Patients with chronic diseases need strong relationships with providers

younger hand holding an older one

Chronic diseases, especially those as severe as multiple sclerosis, can greatly affect the mental status of patients and their overall quality of life. It is this idea of “quality of life” that Brian Holland, assistant professor at the Texas A&M Health Science Center College of Nursing, seeks to understand and improve through his nursing research at Texas A&M University.

Medical treatment regimens often focus on physical symptom management and overlook other factors. Holland’s recent doctoral dissertation examined the relationships between health care providers and patients.

The most important finding in Holland’s study was the link between perceived health care provider engagement and patient quality of life. Holland found that if a health care provider-patient relationship was based on mutual respect and collaborative decision-making, it was more likely to ensure effective health outcomes and an improved quality of life.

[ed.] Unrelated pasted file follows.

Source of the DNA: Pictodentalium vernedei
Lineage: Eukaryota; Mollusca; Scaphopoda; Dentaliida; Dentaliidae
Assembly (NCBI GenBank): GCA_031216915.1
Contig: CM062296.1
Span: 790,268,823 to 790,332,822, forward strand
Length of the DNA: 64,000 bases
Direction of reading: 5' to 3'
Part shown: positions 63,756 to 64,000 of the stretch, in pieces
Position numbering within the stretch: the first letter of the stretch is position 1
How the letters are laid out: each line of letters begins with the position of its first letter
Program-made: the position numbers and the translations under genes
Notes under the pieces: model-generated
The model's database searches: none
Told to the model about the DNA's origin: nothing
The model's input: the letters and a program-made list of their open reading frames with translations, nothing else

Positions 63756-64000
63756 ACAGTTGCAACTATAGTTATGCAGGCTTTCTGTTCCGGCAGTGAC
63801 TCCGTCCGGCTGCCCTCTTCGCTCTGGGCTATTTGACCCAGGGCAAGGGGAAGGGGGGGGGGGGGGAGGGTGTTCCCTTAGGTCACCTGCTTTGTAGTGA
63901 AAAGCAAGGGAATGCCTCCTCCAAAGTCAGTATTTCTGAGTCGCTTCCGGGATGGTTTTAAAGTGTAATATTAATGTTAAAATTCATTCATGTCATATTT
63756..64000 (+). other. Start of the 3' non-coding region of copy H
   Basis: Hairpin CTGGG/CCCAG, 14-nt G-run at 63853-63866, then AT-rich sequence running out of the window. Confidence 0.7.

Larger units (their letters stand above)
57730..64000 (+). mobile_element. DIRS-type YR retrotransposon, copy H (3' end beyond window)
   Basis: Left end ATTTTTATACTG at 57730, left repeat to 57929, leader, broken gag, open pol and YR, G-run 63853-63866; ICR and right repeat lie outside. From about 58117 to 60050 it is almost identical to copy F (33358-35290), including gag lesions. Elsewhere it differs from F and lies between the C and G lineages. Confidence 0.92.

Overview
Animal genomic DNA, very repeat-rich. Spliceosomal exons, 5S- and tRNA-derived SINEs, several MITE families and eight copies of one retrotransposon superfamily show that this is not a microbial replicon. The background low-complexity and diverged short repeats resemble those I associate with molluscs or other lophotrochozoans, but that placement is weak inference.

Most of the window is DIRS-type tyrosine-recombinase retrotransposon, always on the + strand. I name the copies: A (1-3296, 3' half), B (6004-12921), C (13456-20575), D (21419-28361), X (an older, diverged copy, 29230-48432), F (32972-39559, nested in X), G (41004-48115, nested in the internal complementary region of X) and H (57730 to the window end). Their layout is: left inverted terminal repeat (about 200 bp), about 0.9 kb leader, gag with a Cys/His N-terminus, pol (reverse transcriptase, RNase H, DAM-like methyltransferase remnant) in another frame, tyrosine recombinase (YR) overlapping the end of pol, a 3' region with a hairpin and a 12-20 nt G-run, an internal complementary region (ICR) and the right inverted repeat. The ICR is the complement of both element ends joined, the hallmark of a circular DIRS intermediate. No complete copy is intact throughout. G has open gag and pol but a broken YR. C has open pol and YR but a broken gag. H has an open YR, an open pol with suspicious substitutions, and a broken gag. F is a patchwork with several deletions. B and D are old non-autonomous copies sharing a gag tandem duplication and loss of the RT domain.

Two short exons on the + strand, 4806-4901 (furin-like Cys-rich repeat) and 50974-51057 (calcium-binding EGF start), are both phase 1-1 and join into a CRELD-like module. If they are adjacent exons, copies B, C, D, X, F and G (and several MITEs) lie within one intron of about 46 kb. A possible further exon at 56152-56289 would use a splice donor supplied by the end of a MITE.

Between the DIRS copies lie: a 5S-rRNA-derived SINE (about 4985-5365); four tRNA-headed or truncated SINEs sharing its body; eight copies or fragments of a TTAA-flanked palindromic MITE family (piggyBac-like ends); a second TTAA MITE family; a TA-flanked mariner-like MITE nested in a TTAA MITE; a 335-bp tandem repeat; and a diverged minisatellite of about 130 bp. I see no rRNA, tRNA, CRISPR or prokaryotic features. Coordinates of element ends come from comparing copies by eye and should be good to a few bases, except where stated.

“What we see is that the more empowered patients feel, the more they will adhere to treatment regimens and ultimately experience an improved quality of life,” Holland said. “This is extremely important for patients of chronic diseases because the patient is so instrumental in their decision-making and long-term treatment management.”

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